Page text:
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Synergy of wearable technologies and proficiency-based progression for effecting improvement in procedural skill training
  1. Karthikeyan Kallidaikurichi Srinivasan1,
  2. Eugene Dempsey2,3,
  3. James D O'Leary4,5,
  4. George Shorten6,7
  1. 1Department of Anaesthesia, Adelaide and Meath Hospital, Dublin incorporating the National Children's Hospital, Dublin, Ireland
  2. 2Department of Paediatrics and Child Health, Cork University Maternity Hospital, Cork, Ireland
  3. 3INFANT Centre, University College Cork, Cork, Ireland
  4. 4Department of Anesthesia, University of Toronto, Ontario, Canada
  5. 5Department of Anesthesia and Pain Medicine, The Hospital for Sick Children, Toronto, Ontario, Canada
  6. 6Department of Anaesthesia, Cork University Hospital, Cork, Ireland
  7. 7ASSERT Centre, University College Cork, Cork, Ireland
  1. Correspondence to Dr Karthikeyan Kallidaikurichi Srinivasan, Department of Anaesthesia, Adelaide and Meath Hospital incorporating the National Children's Hospital, Tallaght, Dublin 24, Ireland; karthikeyan.srinivasan{at}

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The move from time-based to competence-based training has been limited by practical (often resource) issues and by the variability of effect offered by different training methodologies. Two independent advances, one technical (wearable recording devices (WRDs)) and the other methodological (proficiency-based progression—PBP),1 may act synergistically to enable consistently effective training in procedural skills. In this article, we describe our ongoing work in which both are integrated in ‘real-world’ training and the potential for these together to transform training in procedural skills.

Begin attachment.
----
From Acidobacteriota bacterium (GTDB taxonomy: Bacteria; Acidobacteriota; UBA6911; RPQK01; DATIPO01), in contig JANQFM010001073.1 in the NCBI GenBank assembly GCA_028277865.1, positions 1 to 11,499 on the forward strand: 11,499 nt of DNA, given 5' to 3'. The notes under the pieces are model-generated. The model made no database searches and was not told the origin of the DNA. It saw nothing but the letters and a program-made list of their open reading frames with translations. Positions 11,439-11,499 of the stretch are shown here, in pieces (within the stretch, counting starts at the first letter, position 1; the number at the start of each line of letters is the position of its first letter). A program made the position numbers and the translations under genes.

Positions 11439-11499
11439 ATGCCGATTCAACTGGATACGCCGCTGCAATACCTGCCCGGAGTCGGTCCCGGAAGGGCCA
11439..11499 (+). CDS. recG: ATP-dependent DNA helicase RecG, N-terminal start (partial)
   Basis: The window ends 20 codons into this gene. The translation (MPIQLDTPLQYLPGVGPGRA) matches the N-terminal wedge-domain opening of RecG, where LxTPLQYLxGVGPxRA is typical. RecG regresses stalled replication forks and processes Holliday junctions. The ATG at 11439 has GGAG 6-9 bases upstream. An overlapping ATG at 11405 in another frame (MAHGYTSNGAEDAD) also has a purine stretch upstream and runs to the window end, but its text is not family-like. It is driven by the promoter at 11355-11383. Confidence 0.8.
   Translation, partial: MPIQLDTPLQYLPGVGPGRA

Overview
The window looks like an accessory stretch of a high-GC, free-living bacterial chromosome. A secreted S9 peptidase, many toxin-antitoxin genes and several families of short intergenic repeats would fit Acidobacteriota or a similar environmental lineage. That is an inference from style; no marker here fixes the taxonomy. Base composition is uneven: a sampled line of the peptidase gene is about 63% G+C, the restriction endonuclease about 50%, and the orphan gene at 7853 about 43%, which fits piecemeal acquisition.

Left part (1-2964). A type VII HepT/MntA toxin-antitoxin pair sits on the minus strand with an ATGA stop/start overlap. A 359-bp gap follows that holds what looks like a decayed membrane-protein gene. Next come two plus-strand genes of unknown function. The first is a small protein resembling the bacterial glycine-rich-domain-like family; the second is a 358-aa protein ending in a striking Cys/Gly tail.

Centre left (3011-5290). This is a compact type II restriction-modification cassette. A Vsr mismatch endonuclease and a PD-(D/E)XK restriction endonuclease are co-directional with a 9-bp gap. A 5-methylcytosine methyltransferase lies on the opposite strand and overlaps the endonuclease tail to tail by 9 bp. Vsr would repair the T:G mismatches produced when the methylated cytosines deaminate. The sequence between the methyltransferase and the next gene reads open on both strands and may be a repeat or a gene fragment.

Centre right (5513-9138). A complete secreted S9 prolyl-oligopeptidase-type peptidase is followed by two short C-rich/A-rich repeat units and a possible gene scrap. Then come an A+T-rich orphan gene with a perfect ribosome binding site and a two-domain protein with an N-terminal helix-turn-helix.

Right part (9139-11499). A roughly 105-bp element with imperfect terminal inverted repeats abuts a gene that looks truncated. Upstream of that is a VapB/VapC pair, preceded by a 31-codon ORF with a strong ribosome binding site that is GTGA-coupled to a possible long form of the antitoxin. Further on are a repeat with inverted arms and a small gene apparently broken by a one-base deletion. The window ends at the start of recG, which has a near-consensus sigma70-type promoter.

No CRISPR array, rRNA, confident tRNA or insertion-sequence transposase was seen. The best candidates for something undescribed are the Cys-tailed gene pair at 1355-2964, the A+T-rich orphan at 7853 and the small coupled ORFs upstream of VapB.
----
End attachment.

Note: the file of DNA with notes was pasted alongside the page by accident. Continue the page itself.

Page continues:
A potential synergy

Although the proficiency of physicians undertaking procedural skills directly influences patient outcome,2 valid assessment of doctors’ procedural skills is yet a reality. The WRD alone will not be sufficient (as it simply enables acquisition of more data) but these devices can be central to acquiring digital recordings without consuming the learner's attention. Gallagher and colleagues have described PBP for training in procedural skills. This approach consistently achieves greatly superior training effect—including clinical performance—compared with other methods of competency assessment approaches3 but requires the development of unambiguously defined and detailed procedure-specific metrics and errors, so-called ‘procedure characterisation’.1 The success of PBP is dependent on the definition and recognition of specific observable behaviours. In practice, this requires direct (and resource-consuming) expert observation or video acquisition and analysis. The emergence low cost, high-quality WRDs may address this impediment to widespread introduction of PBP. This synergy may enable doctors to acquire a cumulative personal ‘visual data set’ suitable for …

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